Langston Hughes

Broadway, blues & opera intersect in colorful “Street Scene” at BGSU

By DAVID DUPONT BG Independent News The brownstone at 346 on an anonymous street on New York’s Lower East Side is the home to seven families of motley ethnicity. “Street Scene,” the opera they inhabit, brings together music of the Old World and New to express their joys, hopes, passion, fears, and desperation. The 1946 collaboration of composer Kurt Weill, poet Langston Hughes, and playwright Elmer Rice opens Friday at 8 p.m. in the Donnell Theatre in the Wolfe Center for the Arts on the Bowling Green State University campus. A matinee performance will be presented Sunday at 3 p.m. Advance tickets are $15; all tickets are $20 the day of the performance. Call 419-372-8171, go online at bgsu.edu/arts, or visit the box office in the Wolfe Center to purchase tickets. “Street Scene,” said Kevin Bylsma, coordinator of opera at BGSU, “is a great amalgamation of operetta, opera and musical theater that tells a poignant story that resonates as much today as it did in 1946.” The tale of immigrants tossed together in a strange, sometimes hostile place had such resonance that guest director Nicholas Wuehrmann considered setting this version in contemporary times. There’s the “universality of the themes of love, relationships, the struggle of the immigrant population, prejudice, just every day life and the struggle to get along, and dreaming and hoping,” the director said. “It reminds me of the people I know in New York.” He passed on the idea, trusting the audience will relate regardless of the time period. All the characters have their own struggles, and the show highlights them in song. In the opening we hear the janitor (Brett Pond) and Anna Maurrant (Alicia Yantosca) sing of their dreams. His are expressed in a grinding blues number “I Got a Marble and a Star,” sung as residents ask him about repairs that need to be made. Anna expresses her desires in a passionate aria in which she declares that “I will always believe there will be a brighter day.” For her that “brighter day” may include the milkman Sam Sankey (Jarrod Davis) with whom she’s carrying on a not-so-secret affair. The neighbor ladies – Emma Jones (Hillary LaBonte), Greta Fiorentino (Elizabeth Vogel), and Olga Olsen (Betsy Bellavia) – gossip about it in the bouncing “Get a Load of That.” All…


David Bixler’s Hughes Project started as a gift from his mother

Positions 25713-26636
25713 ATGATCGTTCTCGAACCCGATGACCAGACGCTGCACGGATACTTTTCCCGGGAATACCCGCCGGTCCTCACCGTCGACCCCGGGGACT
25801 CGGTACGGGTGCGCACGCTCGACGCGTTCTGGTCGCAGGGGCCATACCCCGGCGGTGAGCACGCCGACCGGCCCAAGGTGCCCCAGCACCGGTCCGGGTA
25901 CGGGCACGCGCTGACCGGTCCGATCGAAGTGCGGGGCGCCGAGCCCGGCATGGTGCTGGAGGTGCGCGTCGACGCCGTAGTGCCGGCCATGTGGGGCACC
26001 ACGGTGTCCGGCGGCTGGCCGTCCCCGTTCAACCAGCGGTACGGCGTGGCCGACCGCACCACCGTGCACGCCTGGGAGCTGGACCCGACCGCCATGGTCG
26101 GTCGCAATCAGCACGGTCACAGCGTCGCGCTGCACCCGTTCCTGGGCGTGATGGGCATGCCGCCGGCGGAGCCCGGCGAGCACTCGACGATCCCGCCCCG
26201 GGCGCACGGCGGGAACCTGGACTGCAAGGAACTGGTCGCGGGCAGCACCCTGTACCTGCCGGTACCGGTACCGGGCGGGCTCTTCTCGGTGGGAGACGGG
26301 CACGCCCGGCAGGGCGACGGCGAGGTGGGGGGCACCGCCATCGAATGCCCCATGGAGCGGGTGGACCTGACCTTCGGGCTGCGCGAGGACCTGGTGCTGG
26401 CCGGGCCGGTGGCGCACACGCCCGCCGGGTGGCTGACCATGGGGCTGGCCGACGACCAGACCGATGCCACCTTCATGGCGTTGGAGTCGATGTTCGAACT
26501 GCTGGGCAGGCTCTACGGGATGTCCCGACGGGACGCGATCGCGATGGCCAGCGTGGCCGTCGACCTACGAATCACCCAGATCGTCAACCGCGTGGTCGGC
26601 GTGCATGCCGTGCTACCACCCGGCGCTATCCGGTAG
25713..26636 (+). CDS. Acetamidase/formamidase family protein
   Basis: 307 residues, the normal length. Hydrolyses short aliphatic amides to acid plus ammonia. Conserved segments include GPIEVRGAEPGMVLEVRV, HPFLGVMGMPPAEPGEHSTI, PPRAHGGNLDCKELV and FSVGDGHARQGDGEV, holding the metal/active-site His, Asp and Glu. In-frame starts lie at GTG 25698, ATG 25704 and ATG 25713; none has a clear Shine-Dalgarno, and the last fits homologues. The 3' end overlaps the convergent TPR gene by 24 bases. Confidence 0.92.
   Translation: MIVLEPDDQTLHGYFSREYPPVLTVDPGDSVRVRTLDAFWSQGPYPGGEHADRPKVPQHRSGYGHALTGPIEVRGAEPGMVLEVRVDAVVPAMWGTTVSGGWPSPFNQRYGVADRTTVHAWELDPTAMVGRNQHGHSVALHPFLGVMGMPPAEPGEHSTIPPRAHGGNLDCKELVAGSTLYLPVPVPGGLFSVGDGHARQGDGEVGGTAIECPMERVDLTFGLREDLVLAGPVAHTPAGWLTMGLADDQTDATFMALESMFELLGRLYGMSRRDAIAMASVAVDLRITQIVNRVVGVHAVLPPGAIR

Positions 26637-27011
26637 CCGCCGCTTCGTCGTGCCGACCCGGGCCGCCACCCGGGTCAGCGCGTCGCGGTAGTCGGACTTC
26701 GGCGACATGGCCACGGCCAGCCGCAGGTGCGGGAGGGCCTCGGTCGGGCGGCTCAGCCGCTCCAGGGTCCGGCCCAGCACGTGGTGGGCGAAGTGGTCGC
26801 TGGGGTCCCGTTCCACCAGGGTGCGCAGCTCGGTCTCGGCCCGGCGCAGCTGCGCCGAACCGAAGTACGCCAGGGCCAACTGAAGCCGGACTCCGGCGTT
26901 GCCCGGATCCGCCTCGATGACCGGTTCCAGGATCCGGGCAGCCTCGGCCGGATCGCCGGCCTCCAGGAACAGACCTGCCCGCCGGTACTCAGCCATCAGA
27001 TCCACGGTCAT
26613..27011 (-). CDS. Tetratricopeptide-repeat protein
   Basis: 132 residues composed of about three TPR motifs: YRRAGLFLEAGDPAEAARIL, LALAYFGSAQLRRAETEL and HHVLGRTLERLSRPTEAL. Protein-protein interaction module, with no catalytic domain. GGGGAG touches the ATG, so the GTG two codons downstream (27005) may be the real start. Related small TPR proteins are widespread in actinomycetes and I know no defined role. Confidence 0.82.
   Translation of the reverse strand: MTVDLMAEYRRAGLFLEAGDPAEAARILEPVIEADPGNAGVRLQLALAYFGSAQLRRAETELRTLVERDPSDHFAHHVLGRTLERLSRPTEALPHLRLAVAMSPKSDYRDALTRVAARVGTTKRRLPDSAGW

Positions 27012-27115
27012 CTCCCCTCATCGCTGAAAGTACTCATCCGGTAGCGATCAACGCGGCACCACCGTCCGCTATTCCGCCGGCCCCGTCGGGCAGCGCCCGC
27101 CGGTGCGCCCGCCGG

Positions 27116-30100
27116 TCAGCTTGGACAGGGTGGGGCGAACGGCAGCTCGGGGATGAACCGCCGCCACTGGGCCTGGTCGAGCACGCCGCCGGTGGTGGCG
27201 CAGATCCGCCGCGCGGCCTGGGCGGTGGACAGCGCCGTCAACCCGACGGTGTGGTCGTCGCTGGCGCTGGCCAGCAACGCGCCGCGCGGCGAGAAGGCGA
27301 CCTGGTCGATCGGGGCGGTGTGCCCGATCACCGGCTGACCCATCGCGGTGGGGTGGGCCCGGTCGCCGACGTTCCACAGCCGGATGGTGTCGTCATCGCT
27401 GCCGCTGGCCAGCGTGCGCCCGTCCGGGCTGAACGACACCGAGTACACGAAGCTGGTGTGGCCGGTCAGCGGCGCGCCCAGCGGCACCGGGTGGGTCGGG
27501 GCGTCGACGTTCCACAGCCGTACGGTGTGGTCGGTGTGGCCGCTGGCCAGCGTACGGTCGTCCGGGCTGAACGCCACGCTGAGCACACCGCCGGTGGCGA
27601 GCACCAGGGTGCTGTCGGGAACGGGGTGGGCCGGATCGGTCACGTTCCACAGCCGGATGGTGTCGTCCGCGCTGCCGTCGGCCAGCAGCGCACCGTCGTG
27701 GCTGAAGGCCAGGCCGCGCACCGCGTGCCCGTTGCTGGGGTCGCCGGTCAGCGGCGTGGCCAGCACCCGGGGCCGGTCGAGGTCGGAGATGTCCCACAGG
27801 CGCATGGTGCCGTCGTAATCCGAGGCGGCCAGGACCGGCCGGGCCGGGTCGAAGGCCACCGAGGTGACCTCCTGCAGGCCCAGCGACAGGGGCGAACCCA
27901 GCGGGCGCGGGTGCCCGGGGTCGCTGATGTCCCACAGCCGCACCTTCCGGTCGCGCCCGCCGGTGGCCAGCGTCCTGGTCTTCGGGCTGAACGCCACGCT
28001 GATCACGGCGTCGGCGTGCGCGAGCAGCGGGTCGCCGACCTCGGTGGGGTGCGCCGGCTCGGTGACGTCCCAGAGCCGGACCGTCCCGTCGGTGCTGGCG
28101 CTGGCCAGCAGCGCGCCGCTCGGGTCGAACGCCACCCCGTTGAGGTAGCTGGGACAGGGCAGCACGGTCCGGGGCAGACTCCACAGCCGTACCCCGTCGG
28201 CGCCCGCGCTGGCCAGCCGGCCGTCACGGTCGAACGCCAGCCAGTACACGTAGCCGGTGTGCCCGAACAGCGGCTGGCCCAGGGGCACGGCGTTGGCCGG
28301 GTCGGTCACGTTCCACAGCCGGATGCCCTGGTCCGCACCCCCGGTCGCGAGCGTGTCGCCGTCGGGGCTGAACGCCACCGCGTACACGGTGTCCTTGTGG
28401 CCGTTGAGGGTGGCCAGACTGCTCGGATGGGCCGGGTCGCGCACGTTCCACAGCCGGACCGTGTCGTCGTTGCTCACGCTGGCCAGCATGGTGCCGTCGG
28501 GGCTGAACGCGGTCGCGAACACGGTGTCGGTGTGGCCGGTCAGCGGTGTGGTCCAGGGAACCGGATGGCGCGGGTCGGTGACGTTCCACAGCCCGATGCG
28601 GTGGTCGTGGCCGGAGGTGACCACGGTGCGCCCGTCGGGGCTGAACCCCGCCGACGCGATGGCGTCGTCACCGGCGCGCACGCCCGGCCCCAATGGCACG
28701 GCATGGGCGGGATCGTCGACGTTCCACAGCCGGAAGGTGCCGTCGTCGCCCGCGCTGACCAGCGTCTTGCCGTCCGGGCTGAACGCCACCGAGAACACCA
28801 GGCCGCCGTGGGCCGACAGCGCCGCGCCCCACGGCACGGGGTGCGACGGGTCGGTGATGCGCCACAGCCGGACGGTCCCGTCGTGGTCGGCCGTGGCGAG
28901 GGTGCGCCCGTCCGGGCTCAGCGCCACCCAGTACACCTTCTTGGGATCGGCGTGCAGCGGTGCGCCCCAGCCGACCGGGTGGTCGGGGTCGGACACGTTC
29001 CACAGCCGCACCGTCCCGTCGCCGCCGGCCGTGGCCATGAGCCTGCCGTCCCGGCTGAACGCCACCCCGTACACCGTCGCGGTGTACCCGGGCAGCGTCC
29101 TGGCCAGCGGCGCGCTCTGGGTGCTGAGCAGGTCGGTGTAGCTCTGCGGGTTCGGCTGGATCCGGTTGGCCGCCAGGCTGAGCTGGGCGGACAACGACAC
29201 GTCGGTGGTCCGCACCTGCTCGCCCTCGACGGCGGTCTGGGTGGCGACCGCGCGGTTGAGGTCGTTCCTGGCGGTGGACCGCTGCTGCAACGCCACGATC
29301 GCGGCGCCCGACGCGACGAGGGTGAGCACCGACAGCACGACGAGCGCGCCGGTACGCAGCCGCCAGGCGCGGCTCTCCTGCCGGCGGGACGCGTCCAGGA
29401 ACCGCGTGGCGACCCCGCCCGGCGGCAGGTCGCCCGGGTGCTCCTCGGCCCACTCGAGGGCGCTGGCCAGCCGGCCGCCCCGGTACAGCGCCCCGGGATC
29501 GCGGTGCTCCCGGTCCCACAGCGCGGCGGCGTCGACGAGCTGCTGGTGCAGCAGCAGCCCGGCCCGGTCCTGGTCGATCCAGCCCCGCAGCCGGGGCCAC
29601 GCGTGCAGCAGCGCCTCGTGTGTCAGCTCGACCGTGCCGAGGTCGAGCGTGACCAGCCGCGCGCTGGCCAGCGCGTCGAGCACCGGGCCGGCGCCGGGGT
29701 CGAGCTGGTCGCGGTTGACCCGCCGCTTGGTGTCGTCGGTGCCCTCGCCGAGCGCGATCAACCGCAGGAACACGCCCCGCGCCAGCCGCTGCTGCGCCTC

By DAVID DUPONT BG Independent News David Bixler can thank his mother for inspiring his Hughes Project. His mother, a retired English teacher, sent him a copy of Langston Hughes’ poem “Mother to Son.” “Well, son, I’ll tell you,” the poem begins. “Life for me ain’t been no crystal stair.” That poem inspired Bixler. He responded as a jazz saxophonist and composer would: by writing a song. From that first piece has grown into The Hughes Project, seven pieces with more to come for a nine-piece ensemble. All based on poems written by the man of letters considered a leading figures of the Harlem Renaissance in the 1920s and 1930s. Last week Bixler gave a lecture about the project, accompanying his remarks with performances of two pieces from the project. Later that night he presented a recital featuring the seven movements he’s completed so far. He’d long been interested in writing music inspired by Hughes that blended a jazz quintet and a string quartet. He finally carved out the time to write the piece last year. He was on leave from his position as director of jazz studies at Bowling Green State University, and his family had relocated back to New York City. They were living, he quipped, in “the squalor” of renovating their new home. He started writing in June, 2015 and first heard what he’d written this May. Bixler, who received a grant from the Institute for the Study of Culture and Society at BGSU, brought in musicians from New York City for the performance. They included trumpeter Russell Johnson, who grew up in the same Wisconsin town as Bixler and has his mother as a teacher. The jazz contingent also featured Jon Cowherd, piano, Gregg August, bass, and Fabio Rojas, drums. The quintet was joined by the Semiosis Quartet – Natalie Calma and Nicole Parks, violin, Oliver Chang, viola, and Kett Lee, cello. In composing the pieces, Bixler made some key decisions up front. As with the initial “Mother and Son,” he did not set the poem to music to be sung nor did he have a narrator reading against a musical backdrop. Also, though Hughes was often called a “jazz poet,” and he wrote many works inspired by the music of African-Americans, Bixler avoided those. Instead, he said, he focused “on…